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5 Things To Know: Jeff Jackson Raises 500K for Senate Run in Two Days

…and four more stories from Jan. 24-30, 2021

Jeff Jackson Senate
NC Sen. Jeff Jackson is running for the Big Boy Senate. (Photo by Grant Baldwin)

Jeff Jackson Announces Senate Run, Raises Half a Mill

Less than 48 hours after announcing his campaign for North Carolina’s open U.S. Senate seat in 2022, N.C. Sen. Jeff Jackson raised more than $500,000, with 90% of donations from North Carolinians, 78% of contributions under $100, and no contributions from political action committees or self-funding, according to the Democratic state senator’s campaign. 

Jeff Jackson represents the recently redrawn 37th district in the North Carolina Senate, and in 2014 became the second-youngest state senator in state history after he was chosen to replace Dan Clodfelter, who left the seat to become Charlotte’s mayor. Jeff Jackson has gone on to win four N.C. Senate general elections since then, including his first relatively competitive race in 2020 after his district was redrawn to include more traditionally Republican areas. Jackson beat Republican Sonja Nichols by 14% percentage points in that race. 

Jackson will be running to replace Republican U.S. Sen. Richard Burr, who has served as one of North Carolina’s two U.S. senators since 2005. Burr announced in 2016 that he wouldn’t be running for reelection in 2022.

At the moment, Jeff Jackson is only up against Republican Mark Walker for the Senate Seat. Comparative to Jackson’s skyrocketing contributions, Walker reportedly raised just  $366,918 in his first six weeks of fundraising. There has been speculation that Lara Trump could enter the race on the Republican side, though nothing has substantiated these rumors. 

In January 2020, we talked to Jeff Jackson about his goals in the North Carolina senate during an episode of Nooze Hounds podcast

More Than 100 Candidates Vie for City Council Appointment

More than 140 people applied to fill James “Smuggie” Mitchell’s at-large Charlotte City Council seat following his recent resignation, and city staff narrowed that down to 103 eligible applicants in the lead-up to a virtual special meeting held on Friday at which more than half of those applicants stated their reasons for applying.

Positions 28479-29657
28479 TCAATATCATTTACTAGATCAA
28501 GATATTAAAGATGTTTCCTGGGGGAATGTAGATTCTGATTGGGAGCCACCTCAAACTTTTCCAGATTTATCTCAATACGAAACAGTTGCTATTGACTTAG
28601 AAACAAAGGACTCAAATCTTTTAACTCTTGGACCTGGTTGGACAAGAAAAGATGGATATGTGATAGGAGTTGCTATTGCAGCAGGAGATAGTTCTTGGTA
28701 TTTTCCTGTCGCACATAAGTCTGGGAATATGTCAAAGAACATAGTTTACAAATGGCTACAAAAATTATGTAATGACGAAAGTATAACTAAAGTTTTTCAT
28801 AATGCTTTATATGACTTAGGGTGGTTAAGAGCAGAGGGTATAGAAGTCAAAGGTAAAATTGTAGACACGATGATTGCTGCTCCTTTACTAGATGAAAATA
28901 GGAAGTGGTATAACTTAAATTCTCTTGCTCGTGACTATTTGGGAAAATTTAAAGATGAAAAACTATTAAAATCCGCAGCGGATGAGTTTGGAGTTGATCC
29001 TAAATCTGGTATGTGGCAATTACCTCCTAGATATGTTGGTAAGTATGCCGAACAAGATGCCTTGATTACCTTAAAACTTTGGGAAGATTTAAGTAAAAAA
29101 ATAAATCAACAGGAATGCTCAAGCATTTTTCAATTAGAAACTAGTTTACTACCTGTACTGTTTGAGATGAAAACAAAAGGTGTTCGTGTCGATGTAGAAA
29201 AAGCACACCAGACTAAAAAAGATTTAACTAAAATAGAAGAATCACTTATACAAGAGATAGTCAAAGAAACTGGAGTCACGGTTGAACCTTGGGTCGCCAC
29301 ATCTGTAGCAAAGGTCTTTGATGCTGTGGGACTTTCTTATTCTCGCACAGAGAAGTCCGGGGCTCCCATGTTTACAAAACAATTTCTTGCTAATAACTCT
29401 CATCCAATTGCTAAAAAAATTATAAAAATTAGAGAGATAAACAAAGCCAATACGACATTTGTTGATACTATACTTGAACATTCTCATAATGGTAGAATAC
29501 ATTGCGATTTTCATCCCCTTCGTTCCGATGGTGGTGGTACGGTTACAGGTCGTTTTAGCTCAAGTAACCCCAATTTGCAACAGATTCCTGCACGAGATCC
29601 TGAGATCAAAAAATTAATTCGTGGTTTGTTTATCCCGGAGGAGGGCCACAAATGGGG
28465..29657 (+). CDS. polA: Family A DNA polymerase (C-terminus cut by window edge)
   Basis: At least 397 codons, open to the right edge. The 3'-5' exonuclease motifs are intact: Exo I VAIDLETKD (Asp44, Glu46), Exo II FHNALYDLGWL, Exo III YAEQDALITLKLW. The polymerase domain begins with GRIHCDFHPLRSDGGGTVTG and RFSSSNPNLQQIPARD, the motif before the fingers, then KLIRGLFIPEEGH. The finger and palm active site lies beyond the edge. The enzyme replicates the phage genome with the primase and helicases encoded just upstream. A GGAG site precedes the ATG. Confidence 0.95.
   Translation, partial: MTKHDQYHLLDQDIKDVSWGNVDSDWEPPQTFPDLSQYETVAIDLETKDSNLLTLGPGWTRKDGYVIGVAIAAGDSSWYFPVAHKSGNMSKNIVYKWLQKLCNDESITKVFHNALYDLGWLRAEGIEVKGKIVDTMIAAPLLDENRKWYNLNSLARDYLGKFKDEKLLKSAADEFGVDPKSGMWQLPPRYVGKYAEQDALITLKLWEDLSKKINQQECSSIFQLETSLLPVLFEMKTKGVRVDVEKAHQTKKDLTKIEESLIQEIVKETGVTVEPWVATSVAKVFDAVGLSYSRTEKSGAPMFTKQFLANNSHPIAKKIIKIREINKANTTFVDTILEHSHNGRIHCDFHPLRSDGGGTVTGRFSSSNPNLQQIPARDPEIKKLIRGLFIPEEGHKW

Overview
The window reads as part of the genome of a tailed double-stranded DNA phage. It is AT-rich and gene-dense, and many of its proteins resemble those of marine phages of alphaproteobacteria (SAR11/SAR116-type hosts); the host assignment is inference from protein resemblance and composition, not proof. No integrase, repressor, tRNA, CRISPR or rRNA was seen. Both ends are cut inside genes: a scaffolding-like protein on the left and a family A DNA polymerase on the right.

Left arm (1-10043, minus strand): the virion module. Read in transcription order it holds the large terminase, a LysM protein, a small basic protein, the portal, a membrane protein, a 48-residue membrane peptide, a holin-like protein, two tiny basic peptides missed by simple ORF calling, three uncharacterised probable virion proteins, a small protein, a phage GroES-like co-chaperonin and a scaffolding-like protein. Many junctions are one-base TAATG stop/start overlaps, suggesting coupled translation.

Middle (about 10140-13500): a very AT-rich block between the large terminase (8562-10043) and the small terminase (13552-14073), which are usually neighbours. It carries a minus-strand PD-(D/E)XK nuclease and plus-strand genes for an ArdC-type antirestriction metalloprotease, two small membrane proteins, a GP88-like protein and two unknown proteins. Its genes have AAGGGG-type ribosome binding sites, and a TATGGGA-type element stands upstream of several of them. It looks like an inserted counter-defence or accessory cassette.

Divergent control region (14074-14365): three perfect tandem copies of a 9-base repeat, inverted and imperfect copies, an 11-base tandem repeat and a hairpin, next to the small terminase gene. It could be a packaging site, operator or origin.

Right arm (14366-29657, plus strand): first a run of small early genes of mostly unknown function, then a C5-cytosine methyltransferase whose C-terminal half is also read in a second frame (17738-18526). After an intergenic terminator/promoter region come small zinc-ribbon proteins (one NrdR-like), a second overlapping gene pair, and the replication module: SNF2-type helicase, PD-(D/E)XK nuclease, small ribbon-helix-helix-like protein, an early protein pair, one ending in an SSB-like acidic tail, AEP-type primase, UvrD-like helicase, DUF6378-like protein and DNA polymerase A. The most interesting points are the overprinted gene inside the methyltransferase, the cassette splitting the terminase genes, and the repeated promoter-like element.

The list of candidates includes folks such as Deborah Woolard, founder of Block Love CLT and Best Local Hero honoree in Queen City Nerve’s recent Best in the Nest issue; Bruce Clark, founder of Digital Charlotte; Jasmine Sherman of Greater Charlotte RISE; Amy Goudy, owner of The Corner; Larry Mims, aka No Limit Larry of Power 98’s Morning Maddhouse, also a Block Love CLT lead organizer; and many more candidates with deep ties to the community.  

Council members will vote on the appointment during a regularly scheduled meeting on Monday, Feb. 1, though it’s unclear exactly how they will narrow down the list from where it currently stands in order to make a majority vote feasible. The newly appointed member will be officially sworn in on Tuesday, with a swearing-in ceremony taking place on Monday, Feb. 8. 

North Carolina Jumps Ahead in Vaccine Rollout

After changing its vaccine rollout to focus on more large-scale vaccination clinics like those held at Charlotte Motor Speedway last weekend and Bank of America Stadium this weekend, North Carolina jumped from 40th in the country in administering first doses of COVID-19 vaccines to 12th, according to the Centers for Disease Control and Prevention dashboard. The state ranks sixth in the nation for total doses administered and 17th for total doses administered per 100,000 people. 

Linda Keene is vaccinated at Bank of America Stadium on Friday. (Photo by Emily Barnes/Atrium Health)

According to the latest data from Mecklenburg County Public Health, released Friday morning, there had been 84,444 confirmed cases of COVID-19 and 766 deaths due to the coronavirus at that time. That’s an increase of 4,770 cases and 45 deaths since the same time last week. According to more in-depth data for cases that had occurred through the week up to Wednesday, the average test-positivity rate was at 11.9%, while the average number of people hospitalized on any given day was at 420, both decreasing trends.

ASC Names New Interim President